Skrilla Start/Sit for the DreamHack Summer Open group stage

In a field full of smaller competition, a few big names could be contest savers this week.

Photo via Star Ladder

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In competitions with big name teams and players, you can usually just pick the cream of the crop and ride with that to successful contest results. But the farther from the top you get, the more difficult relying on those players becomes.

With no teams like FaZe Clan, Team Liquid, or even Cloud9 showing up for the group stage of the DreamHack Summer Open, the doors are open for some of the smaller squads to really make a difference in various capacities in fantasy.

Organizations like Renegades and North might not be as prolific as the previously-mentioned names, but they’re still among the best in the world—and their rosters are primed for a big show.


1) Gambit Esports

Typically, avoiding the team with less experienced players is the way to go when working in fantasy. But this squad has four players with 30 games played together and one new starter who’s setting the fantasy columns ablaze.

Of the four more-experienced players, Rustem “mou” Telepov seems to be the best mix of stable fantasy production and good pricing. But a wildcard option is the new player on the team, Nikolay “Mir” Bityukov—he has a pool-best 318.75 AFP.

2) Tomasz “phr” Wojcik, Ago Gaming, 237.1 AFP ($21,950)

Outside of Gambit, phr is the only player in the top eight who has both experience and a high point average. His 76 games are the most of anyone in the top 10, barring his own teammates, and he ranks the highest in AFP on Ago.

Both Damian “Furlan” Kislowski and Dominik “GruBy” Swiderski (also of Ago) are good options, but phr is just a little above them in production, which gets him the nod.

3) Joakim “jkaem” Myrbostad, Renegades, 229.6 AFP ($21,400)

He isn’t a standout, but he’s battle tested. The top player for Renegades in fantasy play is a little pricey for his rank, but in such a small-scaled stage, reliability is key.

Despite not packing team-shaping scoring capability, his steady play and nearly-guaranteed points can help anchor a squad if the other players are less proven or streaky performers. Just don’t expect much if you make him your top option.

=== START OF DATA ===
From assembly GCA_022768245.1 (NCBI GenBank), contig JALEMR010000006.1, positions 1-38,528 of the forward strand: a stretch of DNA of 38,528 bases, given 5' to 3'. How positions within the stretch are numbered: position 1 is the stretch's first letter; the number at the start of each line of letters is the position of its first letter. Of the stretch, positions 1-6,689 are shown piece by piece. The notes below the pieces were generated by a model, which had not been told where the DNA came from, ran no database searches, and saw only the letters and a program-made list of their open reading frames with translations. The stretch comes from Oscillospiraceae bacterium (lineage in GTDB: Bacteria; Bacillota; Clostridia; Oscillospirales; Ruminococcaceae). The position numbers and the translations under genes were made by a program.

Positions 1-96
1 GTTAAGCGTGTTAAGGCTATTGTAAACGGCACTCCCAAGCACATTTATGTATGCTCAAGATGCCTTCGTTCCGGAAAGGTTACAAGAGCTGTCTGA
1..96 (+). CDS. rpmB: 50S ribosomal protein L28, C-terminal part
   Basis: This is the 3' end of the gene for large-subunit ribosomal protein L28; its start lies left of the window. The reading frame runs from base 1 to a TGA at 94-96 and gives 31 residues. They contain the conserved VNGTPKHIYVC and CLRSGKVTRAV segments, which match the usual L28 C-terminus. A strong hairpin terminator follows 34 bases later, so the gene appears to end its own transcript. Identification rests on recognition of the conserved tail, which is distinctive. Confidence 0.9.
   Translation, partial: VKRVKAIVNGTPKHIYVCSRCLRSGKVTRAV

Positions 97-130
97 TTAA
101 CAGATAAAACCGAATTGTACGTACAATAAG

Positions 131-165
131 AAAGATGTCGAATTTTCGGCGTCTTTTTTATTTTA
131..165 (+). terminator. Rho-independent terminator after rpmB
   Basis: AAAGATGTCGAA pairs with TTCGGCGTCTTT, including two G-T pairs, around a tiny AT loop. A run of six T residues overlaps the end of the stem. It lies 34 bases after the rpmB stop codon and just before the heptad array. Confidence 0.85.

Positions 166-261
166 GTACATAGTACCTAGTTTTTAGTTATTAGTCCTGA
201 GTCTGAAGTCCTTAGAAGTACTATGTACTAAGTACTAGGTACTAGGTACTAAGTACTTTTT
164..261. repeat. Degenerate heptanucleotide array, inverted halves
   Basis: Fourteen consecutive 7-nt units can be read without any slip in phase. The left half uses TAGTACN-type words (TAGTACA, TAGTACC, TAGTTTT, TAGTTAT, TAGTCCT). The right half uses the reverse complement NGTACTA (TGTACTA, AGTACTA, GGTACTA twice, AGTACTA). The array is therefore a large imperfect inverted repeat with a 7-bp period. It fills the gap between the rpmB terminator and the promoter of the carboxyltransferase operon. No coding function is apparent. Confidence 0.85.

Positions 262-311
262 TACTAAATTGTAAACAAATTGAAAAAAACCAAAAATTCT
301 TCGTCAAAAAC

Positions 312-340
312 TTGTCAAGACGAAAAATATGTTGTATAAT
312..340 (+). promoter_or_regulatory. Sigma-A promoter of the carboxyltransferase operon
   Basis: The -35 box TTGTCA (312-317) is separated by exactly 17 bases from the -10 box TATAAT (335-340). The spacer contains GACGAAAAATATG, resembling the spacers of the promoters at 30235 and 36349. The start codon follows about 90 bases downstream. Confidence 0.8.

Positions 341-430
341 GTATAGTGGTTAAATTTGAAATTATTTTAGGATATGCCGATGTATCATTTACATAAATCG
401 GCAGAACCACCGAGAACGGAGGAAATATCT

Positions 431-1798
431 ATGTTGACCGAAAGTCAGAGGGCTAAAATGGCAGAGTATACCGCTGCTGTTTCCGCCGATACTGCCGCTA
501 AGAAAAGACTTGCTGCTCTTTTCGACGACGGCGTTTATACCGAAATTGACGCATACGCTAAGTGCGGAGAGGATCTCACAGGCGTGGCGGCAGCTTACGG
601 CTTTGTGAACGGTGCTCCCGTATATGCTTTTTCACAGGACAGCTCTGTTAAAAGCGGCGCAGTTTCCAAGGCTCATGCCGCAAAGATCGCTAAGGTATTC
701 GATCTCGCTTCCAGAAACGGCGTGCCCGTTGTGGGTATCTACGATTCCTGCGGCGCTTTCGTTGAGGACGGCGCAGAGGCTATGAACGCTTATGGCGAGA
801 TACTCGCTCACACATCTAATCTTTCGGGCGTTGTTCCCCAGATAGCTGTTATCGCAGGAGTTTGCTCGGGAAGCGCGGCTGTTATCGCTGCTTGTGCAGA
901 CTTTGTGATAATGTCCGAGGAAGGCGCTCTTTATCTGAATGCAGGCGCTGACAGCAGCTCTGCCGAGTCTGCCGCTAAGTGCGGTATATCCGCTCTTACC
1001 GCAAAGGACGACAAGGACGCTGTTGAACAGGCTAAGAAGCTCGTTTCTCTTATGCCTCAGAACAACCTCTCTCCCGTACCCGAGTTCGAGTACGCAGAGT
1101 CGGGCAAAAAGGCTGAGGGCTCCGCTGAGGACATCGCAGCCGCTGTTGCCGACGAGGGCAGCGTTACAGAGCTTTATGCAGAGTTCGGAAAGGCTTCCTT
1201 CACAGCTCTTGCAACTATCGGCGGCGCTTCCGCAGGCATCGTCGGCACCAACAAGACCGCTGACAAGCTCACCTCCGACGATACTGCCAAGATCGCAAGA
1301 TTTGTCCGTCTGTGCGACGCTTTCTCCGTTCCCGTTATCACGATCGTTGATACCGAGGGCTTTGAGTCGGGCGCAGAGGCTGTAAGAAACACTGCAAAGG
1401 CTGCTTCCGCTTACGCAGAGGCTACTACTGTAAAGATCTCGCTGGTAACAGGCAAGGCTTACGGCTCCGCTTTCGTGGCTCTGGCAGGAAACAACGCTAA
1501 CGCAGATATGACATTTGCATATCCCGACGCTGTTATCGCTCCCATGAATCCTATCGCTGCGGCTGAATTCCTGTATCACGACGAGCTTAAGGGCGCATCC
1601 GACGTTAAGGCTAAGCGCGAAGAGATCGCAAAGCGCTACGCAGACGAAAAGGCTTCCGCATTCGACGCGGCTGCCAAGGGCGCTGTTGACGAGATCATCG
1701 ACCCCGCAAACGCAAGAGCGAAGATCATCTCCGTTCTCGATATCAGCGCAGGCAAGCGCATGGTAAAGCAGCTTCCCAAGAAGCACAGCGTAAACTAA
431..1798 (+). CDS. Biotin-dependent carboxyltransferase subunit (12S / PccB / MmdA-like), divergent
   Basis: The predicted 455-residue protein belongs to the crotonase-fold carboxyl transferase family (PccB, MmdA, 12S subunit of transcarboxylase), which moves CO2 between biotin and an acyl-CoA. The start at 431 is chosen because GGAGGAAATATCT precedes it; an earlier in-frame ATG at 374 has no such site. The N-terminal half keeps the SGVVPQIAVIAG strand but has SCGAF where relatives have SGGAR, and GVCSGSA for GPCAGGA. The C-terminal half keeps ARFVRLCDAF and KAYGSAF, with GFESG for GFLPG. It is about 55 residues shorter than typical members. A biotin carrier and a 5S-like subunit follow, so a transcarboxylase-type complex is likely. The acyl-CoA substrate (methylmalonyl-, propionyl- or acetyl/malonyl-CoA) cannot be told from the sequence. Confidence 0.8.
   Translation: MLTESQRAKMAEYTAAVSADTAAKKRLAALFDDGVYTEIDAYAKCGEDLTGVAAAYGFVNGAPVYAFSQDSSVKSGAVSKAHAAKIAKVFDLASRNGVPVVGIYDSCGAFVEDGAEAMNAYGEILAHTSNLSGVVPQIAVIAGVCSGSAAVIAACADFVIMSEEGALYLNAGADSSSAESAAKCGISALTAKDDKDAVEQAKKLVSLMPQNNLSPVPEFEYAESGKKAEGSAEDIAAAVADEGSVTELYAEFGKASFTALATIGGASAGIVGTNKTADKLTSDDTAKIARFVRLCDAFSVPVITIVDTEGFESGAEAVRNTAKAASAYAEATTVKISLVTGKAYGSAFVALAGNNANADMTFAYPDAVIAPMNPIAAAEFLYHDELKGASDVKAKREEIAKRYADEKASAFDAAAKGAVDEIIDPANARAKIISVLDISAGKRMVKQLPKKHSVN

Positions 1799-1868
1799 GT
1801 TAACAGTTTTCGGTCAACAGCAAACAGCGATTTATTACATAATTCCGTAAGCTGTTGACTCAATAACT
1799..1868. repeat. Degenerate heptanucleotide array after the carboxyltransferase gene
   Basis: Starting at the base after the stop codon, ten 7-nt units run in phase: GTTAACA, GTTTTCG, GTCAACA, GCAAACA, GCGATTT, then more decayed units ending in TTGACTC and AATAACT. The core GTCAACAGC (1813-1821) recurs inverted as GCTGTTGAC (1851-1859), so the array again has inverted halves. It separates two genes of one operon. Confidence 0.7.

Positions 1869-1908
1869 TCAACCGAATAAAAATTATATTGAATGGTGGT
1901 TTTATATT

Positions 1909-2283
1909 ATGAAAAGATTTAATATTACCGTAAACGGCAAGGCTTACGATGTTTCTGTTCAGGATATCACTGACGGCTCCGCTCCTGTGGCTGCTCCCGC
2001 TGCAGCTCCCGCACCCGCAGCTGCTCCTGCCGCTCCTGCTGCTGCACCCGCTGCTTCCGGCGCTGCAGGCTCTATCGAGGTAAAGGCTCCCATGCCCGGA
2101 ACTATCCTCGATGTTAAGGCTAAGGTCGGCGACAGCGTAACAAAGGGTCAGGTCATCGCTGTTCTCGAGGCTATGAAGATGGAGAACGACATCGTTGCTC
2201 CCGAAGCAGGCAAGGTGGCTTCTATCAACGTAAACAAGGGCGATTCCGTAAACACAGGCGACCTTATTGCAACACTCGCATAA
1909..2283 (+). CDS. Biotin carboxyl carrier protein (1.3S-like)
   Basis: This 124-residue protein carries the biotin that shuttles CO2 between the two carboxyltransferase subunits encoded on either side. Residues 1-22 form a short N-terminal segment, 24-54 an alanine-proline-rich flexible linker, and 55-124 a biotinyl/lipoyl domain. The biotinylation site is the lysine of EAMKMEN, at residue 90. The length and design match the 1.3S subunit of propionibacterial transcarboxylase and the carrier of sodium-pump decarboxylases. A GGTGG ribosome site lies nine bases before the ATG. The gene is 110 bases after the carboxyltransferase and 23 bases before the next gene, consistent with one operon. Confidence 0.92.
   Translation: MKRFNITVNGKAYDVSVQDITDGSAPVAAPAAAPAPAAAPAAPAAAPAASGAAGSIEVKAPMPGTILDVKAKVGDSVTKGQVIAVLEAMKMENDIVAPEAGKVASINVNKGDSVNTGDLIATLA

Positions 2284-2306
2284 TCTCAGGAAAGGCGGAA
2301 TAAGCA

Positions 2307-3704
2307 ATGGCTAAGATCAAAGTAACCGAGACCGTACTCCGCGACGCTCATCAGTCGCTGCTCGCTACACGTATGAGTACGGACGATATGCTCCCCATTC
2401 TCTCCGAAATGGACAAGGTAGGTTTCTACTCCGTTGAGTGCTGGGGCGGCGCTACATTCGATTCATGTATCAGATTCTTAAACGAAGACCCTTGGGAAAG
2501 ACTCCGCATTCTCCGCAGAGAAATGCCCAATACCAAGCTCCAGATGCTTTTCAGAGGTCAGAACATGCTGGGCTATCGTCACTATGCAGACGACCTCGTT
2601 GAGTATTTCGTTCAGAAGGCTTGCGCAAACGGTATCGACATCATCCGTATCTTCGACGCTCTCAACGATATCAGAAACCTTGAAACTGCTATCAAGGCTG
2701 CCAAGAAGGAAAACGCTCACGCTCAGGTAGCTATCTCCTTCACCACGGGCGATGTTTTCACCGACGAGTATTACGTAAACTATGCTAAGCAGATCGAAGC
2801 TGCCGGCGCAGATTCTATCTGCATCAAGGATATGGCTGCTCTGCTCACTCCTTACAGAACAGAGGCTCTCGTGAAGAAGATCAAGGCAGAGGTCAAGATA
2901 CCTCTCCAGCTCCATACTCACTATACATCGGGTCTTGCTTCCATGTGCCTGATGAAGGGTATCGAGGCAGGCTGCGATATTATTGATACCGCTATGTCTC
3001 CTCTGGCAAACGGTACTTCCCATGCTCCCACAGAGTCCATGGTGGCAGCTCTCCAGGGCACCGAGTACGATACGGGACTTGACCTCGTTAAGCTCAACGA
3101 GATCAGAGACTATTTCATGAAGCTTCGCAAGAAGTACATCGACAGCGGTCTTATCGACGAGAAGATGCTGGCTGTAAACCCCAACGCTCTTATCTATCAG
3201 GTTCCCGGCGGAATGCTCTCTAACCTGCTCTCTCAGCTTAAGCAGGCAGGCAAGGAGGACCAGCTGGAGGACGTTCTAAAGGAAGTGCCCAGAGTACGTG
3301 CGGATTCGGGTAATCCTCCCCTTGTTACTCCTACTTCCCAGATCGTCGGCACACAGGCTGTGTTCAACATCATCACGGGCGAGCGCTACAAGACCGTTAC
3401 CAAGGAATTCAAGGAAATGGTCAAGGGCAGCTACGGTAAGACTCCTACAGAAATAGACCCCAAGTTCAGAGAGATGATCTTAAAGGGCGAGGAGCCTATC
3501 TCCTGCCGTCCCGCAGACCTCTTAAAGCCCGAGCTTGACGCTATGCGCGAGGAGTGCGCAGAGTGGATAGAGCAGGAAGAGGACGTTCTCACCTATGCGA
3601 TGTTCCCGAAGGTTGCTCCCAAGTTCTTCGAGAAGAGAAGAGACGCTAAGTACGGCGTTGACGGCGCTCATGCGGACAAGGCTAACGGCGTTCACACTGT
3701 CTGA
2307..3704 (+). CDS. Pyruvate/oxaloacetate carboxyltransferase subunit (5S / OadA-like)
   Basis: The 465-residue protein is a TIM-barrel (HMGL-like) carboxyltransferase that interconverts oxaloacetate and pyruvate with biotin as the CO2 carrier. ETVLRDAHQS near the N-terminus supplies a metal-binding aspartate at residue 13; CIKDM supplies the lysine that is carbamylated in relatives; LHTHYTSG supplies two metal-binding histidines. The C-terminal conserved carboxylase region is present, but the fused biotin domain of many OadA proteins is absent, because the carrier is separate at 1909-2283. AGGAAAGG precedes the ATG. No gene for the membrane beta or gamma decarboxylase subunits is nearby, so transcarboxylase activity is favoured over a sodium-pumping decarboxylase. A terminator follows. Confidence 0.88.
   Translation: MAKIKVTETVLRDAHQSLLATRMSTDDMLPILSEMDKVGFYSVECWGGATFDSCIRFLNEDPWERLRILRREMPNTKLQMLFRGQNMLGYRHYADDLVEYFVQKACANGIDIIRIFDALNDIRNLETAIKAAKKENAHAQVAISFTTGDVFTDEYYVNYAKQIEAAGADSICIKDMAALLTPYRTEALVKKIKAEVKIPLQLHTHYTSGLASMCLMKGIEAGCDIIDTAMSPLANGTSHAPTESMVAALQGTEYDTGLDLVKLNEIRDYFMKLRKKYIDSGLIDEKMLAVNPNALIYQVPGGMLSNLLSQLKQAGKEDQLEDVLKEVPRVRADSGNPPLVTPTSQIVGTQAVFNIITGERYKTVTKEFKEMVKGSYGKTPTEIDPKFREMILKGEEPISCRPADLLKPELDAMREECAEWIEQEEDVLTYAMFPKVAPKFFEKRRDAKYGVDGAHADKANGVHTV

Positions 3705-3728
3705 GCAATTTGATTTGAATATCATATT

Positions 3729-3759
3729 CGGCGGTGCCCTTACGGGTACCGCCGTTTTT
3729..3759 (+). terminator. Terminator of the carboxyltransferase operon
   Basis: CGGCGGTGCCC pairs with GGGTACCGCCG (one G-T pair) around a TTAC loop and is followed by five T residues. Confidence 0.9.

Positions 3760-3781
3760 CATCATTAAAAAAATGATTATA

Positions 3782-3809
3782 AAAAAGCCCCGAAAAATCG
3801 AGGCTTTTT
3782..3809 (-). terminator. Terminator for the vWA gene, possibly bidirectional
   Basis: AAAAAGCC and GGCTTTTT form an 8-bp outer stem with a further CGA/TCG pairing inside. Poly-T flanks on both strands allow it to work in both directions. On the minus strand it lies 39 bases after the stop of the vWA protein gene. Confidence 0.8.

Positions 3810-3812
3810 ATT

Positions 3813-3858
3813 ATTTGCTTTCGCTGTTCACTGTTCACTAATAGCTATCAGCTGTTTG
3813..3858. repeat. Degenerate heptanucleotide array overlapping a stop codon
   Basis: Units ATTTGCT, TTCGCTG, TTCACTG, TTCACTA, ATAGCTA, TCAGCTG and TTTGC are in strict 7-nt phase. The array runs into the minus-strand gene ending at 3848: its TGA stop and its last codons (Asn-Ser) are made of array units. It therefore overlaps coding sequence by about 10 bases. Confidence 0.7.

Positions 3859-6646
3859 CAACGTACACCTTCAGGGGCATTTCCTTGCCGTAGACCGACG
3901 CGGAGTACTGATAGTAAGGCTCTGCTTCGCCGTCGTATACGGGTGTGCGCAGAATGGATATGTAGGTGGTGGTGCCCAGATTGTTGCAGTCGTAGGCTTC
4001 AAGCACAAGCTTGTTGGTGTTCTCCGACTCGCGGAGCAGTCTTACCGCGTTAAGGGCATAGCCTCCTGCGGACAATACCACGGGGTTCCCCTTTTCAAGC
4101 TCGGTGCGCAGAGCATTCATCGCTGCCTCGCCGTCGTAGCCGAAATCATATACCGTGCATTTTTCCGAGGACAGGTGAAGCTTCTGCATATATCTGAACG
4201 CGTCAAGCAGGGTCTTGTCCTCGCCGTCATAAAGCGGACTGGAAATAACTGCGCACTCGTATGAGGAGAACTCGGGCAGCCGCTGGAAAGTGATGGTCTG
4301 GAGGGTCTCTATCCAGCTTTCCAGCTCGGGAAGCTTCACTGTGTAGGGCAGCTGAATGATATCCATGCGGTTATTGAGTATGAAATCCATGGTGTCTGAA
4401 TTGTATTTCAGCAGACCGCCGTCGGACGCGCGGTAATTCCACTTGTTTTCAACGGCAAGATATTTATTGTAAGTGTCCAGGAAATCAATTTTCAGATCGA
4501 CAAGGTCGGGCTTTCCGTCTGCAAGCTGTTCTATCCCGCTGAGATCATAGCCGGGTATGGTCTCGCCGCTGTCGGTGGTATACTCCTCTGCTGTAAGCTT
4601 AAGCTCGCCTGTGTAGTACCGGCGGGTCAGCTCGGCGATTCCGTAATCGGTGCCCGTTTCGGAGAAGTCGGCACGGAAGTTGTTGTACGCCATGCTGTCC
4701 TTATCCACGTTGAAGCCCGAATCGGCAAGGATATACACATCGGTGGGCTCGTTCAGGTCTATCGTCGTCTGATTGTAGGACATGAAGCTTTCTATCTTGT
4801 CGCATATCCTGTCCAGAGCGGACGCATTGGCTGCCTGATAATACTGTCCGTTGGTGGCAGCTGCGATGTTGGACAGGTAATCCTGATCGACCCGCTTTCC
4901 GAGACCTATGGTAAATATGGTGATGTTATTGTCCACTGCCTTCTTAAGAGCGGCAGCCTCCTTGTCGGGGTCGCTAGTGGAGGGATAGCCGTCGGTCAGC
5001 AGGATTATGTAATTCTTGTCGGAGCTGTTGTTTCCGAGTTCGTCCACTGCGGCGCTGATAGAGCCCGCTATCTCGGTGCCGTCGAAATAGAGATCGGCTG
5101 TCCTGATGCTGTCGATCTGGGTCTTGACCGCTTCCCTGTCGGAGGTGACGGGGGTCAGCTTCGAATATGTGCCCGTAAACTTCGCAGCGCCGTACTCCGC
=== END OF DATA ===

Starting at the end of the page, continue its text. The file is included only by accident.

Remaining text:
Since the player pool now holds mostly proven players, avoiding the ones with the lowest upside becomes a matter of stat searching and common sense.

1) Mathias “MSL” Lauridsen, North, 142.72 AFP ($12,600)

MSL has made this list several times before, and not due to a lack of team success. North are one of the premier CS:GO teams in the world and their placements are usually very high.

That doesn’t mean much in the case of MSL’s fantasy performance. He consistently ranks near the bottom of most pools in AFP and his price, while low, isn’t enough to make up for that deficiency. Pick someone else for your filler who might slot in with a competitive squad.

2) Karlo “USTILO” Pivac, Renegades, 157.25 AFP ($14,750)

You could do worse than USTILO, but out of the five available players from a top tier team, he’s easily the least attractive when it comes to fantasy play. Low averages at a price range that can net you some pretty decent filler players doesn’t put him in a favorable light.

Stick with the higher end of Renegades’ roster and you won’t miss out on much.

3) Peter “stanislaw” Jarguz, Complexity, 149.5 AFP ($11,900)

Cheapest player in the pool? Check.

Low fantasy point output? Check.

The only box stanislaw doesn’t check is the inexperienced column, because he has plenty of that. He’s an accomplished player who has stuck in the pros, but his play just doesn’t translate well to fantasy. Steer clear unless you’re so top heavy that you can’t afford anyone else.